The Michigan Mutual Aid Coalition does grocery delivery. Buddy System organizes and stocks community fridges, which anyone can use for free; it also matches up people in the community—seniors who need help getting to the store, for example, with college students who have a car and some free time. Para Todus Hit helps its community members with rent and utility relief, as well as food and household basics.

But mutual-aid groups differ from standard charities. For one, many strive to be as fast and simple as possible: see need, meet need. For that reason, many focus on moving cash from families with a little extra to families falling behind on their bills, via services such as Venmo and Cash App. When the deep freeze hit Texas this winter, mutual-aid groups immediately routed donations to afflicted families and communities. If someone needs cash to get the electricity on, or put gas in the car, or buy diapers, or get on a bus to be with a dying family member, mutual-aid groups can help in a matter of hours, even in the middle of the night.

Mutual-aid groups also tend to be flexible, meeting what recipients require in the moment, rather than offering what donors have, what administrators think recipients want, what the group is set up to provide, or what government officials believe recipients  should get. Given the recent rash of anti-Asian violence, for example, some mutual-aid groups have started organizing escorts for Asian Americans who might be afraid to do errands alone.

These networks also tend to provide aid to anyone who asks for it, with no paperwork, vetting, or reciprocal requirements. That reduces the stress, stigma, and shame that might be associated with asking for help, and the burden of proving your need to the state or a nonprofit administrator. “You have to really bend over backwards to qualify for things,” Machalek told me, talking about the experience of applying for government assistance in Guam. “There’s a lot of hoops you have to jump through, and everything’s piecemeal. You have to go here and there and everywhere, and it’s just very stressful and difficult for people that are already struggling.”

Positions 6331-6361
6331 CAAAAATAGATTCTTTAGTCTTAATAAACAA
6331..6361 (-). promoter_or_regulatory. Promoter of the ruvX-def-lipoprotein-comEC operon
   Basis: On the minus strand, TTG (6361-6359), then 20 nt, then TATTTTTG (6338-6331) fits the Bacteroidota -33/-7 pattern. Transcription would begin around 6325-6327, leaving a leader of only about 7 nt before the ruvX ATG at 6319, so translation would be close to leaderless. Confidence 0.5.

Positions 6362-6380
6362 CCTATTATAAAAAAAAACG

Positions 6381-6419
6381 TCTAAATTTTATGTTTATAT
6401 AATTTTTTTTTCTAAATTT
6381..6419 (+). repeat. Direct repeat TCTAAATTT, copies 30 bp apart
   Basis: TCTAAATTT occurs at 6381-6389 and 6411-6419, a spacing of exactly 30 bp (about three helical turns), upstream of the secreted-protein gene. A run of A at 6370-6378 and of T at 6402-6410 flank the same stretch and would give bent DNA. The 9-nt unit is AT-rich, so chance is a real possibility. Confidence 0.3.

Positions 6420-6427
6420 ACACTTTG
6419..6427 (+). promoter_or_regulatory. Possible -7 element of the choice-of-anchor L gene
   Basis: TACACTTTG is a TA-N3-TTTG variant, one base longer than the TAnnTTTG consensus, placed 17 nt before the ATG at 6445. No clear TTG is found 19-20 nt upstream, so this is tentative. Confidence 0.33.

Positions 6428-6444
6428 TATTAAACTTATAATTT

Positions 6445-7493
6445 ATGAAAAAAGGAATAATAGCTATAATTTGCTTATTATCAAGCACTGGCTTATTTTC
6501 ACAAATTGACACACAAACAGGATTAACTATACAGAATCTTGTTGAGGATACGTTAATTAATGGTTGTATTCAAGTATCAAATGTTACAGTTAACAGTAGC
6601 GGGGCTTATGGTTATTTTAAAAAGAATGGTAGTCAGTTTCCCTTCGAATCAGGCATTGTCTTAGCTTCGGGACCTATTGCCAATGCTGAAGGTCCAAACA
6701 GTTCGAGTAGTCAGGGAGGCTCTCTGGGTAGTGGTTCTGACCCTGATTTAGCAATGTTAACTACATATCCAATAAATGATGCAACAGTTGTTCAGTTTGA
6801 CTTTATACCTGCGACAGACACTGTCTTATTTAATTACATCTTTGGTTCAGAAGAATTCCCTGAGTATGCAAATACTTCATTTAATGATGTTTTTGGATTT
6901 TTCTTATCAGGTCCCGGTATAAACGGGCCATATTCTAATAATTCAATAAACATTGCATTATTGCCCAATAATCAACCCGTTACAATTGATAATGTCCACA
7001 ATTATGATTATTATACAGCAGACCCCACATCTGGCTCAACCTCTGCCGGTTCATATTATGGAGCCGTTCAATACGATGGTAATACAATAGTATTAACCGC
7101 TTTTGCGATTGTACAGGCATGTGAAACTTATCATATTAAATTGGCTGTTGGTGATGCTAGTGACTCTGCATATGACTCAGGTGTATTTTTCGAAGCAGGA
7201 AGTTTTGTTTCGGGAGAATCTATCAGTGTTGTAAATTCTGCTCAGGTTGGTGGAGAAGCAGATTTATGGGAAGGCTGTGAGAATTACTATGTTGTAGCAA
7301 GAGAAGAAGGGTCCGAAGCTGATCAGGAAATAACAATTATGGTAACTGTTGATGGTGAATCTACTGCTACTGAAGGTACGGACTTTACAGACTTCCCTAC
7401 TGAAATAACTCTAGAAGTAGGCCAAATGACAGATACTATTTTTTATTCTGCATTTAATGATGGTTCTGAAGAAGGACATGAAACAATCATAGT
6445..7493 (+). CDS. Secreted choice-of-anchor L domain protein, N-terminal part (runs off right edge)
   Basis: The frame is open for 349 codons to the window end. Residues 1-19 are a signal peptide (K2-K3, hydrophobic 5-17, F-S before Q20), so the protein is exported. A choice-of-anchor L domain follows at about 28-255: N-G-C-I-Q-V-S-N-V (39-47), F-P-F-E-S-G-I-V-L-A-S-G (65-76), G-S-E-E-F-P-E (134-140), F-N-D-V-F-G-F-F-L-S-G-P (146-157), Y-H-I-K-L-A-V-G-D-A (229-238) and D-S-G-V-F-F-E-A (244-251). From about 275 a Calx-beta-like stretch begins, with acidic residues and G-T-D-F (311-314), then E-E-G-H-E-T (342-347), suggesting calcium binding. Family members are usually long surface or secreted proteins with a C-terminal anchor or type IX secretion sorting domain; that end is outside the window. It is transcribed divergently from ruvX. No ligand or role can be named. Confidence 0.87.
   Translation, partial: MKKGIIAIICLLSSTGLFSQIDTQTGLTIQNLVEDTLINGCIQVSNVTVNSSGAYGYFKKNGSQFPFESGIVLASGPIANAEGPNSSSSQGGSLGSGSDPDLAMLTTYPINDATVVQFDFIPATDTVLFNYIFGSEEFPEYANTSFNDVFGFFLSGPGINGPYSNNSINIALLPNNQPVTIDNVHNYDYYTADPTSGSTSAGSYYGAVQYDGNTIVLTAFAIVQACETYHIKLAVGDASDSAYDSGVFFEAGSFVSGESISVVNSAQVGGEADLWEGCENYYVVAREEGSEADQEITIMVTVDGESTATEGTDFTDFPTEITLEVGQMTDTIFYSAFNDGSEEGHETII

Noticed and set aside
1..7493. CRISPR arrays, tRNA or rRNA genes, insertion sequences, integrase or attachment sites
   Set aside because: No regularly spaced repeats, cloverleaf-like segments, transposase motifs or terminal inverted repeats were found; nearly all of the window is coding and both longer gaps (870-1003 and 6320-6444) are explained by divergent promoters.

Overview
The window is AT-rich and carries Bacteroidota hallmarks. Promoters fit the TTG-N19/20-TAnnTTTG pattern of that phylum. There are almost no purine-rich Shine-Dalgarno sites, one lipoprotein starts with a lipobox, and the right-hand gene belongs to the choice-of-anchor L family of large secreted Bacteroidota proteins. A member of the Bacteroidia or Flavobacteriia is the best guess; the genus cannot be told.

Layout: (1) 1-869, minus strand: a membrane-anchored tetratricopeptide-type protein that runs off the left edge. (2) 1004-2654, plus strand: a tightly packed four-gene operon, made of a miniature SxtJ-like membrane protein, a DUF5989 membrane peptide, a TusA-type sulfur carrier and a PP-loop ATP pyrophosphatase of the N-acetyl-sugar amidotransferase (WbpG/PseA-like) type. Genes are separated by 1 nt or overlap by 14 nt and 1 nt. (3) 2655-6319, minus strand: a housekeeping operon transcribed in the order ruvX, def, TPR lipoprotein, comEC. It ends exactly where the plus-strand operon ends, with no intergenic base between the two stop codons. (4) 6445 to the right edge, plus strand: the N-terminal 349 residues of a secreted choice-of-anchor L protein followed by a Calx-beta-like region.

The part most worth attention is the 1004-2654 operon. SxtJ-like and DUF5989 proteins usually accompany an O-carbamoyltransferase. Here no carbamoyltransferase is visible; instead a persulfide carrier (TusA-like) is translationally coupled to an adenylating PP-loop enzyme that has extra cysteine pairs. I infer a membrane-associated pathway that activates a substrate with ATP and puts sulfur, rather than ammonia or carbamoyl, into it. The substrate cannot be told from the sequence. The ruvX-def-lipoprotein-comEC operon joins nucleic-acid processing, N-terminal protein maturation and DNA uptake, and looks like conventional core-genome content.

Many, though certainly not all, mutual-aid groups see their work as feminist, anti-racist, anti-capitalist, anti-colonial, abolitionist, and even anarchist—a rejection of this country’s pale, male supremacy and the social architecture that enables it. Machalek talked about trying to restore the concept of chenchule', or “social reciprocity,” that thrived before American imperialism and capitalism. Donna Shade, a member of the  Northeast Arkansas Mutual Aid Society, described her work as explicitly communitarian and anti-capitalist. “It’s not a matter of giving people power,” she told me. “It’s a matter of people taking it, so they are running a community for the benefit of the community.”

That gets to a more philosophical difference between mutual aid and charity: The former rejects the idea of a hierarchy between giver and receiver. The idea is that everyone in a community has needs and resources, and that a little organization can help the two ends meet.

In that way, mutual-aid organizations point to a better way to deliver social services and charity. Make things fast. Make them accessible. Eliminate stigma. Give people what they say they need, not what someone else believes they need. But these groups also point to a better way of envisioning community, and perhaps even a way of enacting that vision. America should have enough for everyone, but we have built social institutions that continue to create deprivation. Other, better ways of existing are out there, as thousands of communities have found this past year.